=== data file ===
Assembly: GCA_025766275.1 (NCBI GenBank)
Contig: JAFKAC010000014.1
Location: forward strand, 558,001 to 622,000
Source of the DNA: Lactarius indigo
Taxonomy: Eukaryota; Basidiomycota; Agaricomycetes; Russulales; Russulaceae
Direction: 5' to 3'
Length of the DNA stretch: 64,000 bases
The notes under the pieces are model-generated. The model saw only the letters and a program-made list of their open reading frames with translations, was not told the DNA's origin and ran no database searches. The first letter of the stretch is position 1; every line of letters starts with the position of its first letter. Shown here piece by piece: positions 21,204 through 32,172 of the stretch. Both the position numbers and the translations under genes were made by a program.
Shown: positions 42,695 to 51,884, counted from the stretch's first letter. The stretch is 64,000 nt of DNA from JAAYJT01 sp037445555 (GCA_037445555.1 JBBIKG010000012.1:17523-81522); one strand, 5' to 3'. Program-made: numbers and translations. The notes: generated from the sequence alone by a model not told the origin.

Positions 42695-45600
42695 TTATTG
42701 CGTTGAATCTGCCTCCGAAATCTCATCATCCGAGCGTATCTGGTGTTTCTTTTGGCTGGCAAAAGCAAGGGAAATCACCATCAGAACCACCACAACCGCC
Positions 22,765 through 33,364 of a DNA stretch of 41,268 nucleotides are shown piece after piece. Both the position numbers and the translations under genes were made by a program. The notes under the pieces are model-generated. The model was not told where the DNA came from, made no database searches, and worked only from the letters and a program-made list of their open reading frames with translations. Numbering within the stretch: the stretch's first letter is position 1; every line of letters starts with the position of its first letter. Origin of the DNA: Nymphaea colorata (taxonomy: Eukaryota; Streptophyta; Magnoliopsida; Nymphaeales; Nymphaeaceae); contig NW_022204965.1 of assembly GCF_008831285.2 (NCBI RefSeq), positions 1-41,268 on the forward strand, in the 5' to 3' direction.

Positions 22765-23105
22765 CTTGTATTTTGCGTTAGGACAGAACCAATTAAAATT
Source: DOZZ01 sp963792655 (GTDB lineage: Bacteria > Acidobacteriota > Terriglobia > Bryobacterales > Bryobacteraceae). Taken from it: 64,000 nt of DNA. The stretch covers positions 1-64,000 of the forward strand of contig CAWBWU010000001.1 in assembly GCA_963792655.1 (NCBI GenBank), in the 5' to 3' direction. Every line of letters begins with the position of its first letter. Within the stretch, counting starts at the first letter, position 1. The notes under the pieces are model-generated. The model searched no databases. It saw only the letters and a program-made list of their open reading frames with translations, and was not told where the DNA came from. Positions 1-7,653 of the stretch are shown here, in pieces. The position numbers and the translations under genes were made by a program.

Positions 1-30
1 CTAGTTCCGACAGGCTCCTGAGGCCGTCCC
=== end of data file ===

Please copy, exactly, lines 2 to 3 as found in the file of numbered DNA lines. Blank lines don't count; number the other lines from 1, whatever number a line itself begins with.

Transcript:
Contig: JAFKAC010000014.1
Location: forward strand, 558,001 to 622,000